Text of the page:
Understanding Adventures of Huckleberry Finn: A Student Casebook to Issues, Sources, and Historical Documents
Greenwood Publishing Group, 1996 - 246 pages
These materials will promote interdisciplinary study of the novel and enrich the student's understanding of the issues raised. The work begins with a literary analysis of the novel's structure, language, and major themes and examines its censorship history, including recent cases linked to questions of race and language. A chapter on censorship and race offers a variety of opposing contemporary views on these issues as depicted in the novel. The memoirs in the chapter Mark Twain's Mississippi Valley illuminate the novel's pastoral view of nature in conflict with a violent civilization resting on the institution of slavery and shaped by the genteel code of honor. Slavery, Its Legacy, and Huck Finn features 19th-century pro-slavery arguments, firsthand accounts of slavery, the text of the Missouri Compromise of 1820 and the Fugitive Slave Law of 1850, and opposing views on civil disobedience from such 19th- and 20th-century Americans as Ralph Waldo Emerson, Stephen A. Douglas, and William Sloane Coffin. Nineteenth-century commentators on the Southern Code of Honor and Twain's sentimental cultural satire directly relate the novel to the social and cultural milieu in which it was written. Each chapter closes with study questions, student project ideas, and sources for further reading on the topic. This is an ideal companion for teacher use and student research in English and American history courses.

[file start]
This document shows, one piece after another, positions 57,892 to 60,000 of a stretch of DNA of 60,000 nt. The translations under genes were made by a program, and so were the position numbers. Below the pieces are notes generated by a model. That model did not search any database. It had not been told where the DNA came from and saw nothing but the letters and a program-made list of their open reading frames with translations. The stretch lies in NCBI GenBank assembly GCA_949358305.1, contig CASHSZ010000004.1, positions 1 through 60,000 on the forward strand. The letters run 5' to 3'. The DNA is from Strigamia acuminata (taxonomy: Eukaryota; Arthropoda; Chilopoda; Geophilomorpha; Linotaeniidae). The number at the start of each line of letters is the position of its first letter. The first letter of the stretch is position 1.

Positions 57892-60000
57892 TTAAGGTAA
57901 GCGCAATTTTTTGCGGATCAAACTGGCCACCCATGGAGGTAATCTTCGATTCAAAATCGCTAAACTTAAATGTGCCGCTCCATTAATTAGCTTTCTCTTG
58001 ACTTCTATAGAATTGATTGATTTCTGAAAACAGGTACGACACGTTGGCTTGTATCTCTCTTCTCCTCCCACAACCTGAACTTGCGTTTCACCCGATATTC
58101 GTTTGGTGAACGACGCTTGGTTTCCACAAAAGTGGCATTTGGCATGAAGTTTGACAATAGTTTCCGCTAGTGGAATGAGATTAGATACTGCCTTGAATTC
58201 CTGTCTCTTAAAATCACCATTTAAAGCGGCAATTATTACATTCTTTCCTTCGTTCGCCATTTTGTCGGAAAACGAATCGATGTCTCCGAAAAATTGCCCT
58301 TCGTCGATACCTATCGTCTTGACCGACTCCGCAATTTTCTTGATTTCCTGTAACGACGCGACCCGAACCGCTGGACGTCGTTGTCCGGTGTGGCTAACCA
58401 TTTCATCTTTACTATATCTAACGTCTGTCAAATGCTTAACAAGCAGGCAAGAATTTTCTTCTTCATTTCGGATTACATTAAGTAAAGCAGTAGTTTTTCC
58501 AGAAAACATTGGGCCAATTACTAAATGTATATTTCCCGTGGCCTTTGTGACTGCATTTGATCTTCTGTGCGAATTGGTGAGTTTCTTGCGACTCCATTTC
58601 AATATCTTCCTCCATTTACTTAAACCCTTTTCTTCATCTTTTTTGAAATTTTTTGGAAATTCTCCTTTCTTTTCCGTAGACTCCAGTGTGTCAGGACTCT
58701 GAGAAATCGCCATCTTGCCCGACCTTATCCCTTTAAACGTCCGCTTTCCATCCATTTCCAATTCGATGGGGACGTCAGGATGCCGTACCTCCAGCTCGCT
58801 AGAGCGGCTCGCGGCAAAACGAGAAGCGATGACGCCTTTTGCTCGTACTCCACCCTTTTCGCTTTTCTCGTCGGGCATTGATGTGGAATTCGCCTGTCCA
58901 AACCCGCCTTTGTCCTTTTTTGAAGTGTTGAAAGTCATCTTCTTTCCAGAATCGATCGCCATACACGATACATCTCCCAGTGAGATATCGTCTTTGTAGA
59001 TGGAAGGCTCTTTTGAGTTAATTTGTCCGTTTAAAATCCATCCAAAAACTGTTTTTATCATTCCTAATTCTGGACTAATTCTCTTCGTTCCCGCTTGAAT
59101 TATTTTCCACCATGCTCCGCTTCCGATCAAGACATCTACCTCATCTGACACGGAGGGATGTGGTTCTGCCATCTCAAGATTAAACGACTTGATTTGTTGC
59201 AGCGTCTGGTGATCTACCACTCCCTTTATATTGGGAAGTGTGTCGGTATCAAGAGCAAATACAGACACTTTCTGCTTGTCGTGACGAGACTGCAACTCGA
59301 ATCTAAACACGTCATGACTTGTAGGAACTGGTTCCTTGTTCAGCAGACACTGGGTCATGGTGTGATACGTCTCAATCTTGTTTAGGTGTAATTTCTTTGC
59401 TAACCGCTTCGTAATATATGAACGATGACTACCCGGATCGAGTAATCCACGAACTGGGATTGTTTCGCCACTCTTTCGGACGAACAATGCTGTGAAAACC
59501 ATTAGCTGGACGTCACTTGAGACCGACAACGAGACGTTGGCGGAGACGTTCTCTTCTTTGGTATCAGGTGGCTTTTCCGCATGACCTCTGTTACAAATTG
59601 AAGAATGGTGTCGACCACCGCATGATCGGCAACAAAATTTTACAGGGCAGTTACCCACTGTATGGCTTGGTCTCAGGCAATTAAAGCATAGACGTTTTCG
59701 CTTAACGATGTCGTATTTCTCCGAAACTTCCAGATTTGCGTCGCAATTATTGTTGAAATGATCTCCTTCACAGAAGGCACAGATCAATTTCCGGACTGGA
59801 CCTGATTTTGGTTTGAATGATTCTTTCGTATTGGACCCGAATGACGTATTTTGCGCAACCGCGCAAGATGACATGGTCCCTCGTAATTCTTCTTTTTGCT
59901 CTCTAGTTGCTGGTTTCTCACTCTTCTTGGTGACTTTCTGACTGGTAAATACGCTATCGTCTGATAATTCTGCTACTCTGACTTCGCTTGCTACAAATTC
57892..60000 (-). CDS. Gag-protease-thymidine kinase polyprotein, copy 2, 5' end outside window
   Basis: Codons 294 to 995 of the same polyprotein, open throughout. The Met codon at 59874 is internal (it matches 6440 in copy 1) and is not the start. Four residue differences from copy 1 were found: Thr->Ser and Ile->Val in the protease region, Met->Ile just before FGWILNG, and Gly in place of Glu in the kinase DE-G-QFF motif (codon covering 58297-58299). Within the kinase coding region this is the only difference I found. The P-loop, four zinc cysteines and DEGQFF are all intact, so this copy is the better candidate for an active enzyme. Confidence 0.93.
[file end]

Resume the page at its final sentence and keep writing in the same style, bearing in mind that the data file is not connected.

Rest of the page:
Results 1-5 of 43
the newcomer to the novel might exclaim — "this popular boy's book about a happy and wholesome young life in rural America?" Yet, ironically, it is true.
ance on the part of young people. It portrays churchgoers as hypocritical and their religion as silly; it shows respected community leaders to be cruel and ...
No, Adventures of Huckleberry Finn is not exactly the typical young boy's book. Nor can it accurately be characterized as a happy, innocent tale.
Told by a young, uneducated boy, using language as it is spoken rather than read, Adventures of Huckleberry Finn was unique for its time and pointed the way ...
At the Grangerfords' he is incapable of understanding their social code and breaks it by helping the daughter of the household to run away with young ...
What people are saying - Write a review
Censorship and Race
3 Mark Twains Mississippi Valley
4 Slavery Its Legacy and Adventures of Huckleberry Finn
5 The Code of Honor
Shakespeare Home Decor Sentimental Verse